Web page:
On Thursday, the Florida Supreme Court released a ruling striking down a law that made it illegal for music coming from a car to be “plainly audible” from 25 feet or more.
The court ruled on a pair of cases originally heard in Pinellas County. Both drivers in those cases were cited for playing their car stereos too loudly. One of them, lawyer Richard Catalano, was issued a $73 ticket.
In the appeal before the Supreme Court, State of Florida vs. Richard T. Catalano, Florida Statutes, Section 316.3045(1)(a) was ruled to be “an unreasonable restriction on the freedom of expression and is unconstitutionally overbroad, but is not unconstitutionally vague” and the decision of the 2nd District Court of Appeal upheld.
The justices called the law unconstitutional and an “unreasonable restriction on the freedom of expression.” They wrote that it violated free speech rights for several reasons, including that the law created an exemption for vehicles used specifically for business or political purposes.
The Court did not have a similar problem with the requirement that a stereo must be “plainly audible” from 25 feet or more to be illegal, which the lower court had questioned. Instead, the Court said that it came down to the fact that the right to play loud music in public is protected under the First Amendment.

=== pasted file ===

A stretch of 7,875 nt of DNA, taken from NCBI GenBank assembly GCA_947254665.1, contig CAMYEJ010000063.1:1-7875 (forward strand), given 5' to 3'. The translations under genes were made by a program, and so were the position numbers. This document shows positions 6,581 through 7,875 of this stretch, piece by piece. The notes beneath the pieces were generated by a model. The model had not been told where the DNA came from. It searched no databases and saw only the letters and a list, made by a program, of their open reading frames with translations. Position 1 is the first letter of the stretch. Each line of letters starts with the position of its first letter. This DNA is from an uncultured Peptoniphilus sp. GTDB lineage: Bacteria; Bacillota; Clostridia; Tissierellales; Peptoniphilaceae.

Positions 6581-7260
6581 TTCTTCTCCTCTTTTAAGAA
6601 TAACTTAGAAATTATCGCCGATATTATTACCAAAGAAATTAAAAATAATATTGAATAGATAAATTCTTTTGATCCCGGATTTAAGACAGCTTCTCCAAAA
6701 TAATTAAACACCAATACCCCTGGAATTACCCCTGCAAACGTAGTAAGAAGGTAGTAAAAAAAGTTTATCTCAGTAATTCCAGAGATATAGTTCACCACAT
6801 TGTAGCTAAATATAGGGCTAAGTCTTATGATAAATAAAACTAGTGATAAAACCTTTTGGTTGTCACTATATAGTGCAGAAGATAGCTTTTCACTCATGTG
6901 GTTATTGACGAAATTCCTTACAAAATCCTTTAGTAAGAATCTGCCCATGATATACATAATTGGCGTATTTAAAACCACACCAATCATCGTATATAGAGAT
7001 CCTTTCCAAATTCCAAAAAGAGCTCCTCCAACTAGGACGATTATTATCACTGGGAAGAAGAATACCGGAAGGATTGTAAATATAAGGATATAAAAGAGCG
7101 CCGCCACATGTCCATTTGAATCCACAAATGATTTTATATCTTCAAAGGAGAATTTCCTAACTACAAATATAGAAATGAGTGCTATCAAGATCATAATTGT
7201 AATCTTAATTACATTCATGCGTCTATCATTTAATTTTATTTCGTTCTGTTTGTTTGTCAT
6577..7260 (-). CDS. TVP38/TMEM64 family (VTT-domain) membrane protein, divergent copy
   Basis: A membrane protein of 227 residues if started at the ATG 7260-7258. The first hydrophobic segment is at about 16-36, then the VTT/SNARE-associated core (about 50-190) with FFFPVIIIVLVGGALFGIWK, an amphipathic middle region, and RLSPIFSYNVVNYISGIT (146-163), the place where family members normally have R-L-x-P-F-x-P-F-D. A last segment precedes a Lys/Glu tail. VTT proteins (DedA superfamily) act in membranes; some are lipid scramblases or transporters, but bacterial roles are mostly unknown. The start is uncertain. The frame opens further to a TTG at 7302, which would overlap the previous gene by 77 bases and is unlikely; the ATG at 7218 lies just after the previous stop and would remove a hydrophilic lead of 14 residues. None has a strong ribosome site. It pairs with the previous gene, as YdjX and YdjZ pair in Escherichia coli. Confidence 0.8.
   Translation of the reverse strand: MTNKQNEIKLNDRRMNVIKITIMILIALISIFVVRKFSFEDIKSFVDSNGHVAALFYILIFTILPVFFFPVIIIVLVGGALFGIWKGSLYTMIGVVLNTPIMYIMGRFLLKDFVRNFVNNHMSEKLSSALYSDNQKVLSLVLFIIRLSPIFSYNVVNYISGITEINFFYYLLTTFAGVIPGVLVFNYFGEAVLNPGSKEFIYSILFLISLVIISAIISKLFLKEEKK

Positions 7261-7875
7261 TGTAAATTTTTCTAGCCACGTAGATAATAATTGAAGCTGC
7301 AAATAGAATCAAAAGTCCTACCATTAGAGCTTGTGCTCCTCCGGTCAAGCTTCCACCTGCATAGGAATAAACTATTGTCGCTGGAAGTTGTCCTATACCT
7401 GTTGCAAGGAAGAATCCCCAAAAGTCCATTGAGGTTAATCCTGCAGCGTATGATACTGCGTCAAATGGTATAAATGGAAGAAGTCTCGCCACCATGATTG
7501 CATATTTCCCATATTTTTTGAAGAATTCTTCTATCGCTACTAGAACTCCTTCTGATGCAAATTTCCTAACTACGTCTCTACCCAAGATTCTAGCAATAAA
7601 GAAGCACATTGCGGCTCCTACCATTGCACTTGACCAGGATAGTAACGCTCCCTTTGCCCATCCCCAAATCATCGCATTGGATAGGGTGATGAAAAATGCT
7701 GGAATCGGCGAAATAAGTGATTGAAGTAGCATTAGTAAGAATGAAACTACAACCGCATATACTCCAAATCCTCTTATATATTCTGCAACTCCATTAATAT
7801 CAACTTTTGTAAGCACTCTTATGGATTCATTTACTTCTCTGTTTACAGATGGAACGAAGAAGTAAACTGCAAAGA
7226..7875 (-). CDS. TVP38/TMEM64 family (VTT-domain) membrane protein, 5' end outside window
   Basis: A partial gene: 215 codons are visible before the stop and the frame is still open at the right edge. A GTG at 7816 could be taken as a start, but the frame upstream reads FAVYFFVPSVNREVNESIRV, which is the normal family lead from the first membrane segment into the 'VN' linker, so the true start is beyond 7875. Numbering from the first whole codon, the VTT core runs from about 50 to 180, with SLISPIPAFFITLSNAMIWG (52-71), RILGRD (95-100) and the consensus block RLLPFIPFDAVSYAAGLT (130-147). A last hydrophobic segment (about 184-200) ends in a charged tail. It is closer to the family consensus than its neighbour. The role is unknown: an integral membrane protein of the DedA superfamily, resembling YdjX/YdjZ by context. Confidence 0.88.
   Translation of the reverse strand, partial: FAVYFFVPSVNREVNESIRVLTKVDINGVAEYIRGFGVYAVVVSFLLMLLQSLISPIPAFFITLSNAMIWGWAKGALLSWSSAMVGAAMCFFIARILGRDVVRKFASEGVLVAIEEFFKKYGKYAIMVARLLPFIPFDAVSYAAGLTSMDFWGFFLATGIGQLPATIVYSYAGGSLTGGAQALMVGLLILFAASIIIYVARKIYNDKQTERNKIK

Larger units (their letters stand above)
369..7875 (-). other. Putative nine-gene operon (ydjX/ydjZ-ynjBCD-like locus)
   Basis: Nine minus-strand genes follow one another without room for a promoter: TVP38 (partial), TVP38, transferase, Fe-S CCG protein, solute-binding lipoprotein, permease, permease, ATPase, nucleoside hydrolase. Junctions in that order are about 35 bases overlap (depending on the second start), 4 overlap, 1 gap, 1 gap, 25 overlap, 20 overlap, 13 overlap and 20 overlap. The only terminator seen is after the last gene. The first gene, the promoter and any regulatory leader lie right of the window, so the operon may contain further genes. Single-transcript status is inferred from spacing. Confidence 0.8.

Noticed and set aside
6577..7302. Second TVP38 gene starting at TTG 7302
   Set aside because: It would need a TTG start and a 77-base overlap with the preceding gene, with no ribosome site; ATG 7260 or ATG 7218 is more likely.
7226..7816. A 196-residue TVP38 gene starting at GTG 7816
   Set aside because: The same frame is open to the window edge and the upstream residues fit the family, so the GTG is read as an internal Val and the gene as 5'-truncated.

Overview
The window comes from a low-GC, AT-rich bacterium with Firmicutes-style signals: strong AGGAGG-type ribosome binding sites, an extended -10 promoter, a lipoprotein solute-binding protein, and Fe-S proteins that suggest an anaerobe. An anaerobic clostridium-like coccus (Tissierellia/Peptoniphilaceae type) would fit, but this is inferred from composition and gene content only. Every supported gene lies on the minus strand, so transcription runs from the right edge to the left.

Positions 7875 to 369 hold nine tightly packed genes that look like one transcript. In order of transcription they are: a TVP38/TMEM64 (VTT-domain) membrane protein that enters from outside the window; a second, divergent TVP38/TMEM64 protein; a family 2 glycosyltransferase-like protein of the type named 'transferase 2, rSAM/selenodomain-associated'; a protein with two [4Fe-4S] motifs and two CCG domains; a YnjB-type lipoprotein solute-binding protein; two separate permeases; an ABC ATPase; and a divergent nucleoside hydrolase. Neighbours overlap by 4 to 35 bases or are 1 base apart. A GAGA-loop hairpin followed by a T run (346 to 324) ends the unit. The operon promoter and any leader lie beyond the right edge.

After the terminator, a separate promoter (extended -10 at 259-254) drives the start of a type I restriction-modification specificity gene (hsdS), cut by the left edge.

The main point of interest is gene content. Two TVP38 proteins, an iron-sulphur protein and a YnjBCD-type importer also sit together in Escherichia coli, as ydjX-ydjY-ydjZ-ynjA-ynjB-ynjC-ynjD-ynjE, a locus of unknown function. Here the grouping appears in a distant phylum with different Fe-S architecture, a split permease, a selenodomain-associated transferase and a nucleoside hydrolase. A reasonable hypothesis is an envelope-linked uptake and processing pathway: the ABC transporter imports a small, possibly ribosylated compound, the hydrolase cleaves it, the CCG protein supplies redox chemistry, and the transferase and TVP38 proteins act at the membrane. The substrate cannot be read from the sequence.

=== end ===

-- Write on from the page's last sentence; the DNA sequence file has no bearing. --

Justice Jorge Labarga, writing for the majority, focused on a part of the law that exempts commercial and political messages from the ban, saying it amounted to a restriction on certain kinds of speech, and thus a violation of the First Amendment. The ruling was also skeptical of the State’s argument that making traffic safer was justification for the law. This is a curious argument made by the State as some of the history of the statute stated that it was unlawful for stereos or car stereos to be audible from 25 feet away or more and louder than necessary by people in the vehicle near schools, churches or hospitals. These reasons likely would have been a much stronger argument for the State that the ban was reasonable.
Another curiosity to keep in mind is that there was a recent shooting case where Jordan Davis’ alleged shooter Michael Dunn had told police he asked the driver of the car Davis was in to turn the music down repeatedly before the shooting. While the Davis shooting case is being built around a “stand your ground defense” in that Dunn alleges a shotgun was pulled on him when the music was turned up on him, it would be interesting to know how the Davis case influenced the Florida Supreme Court’s reasoning as to the reasonableness of the level of sound coming from a vehicle.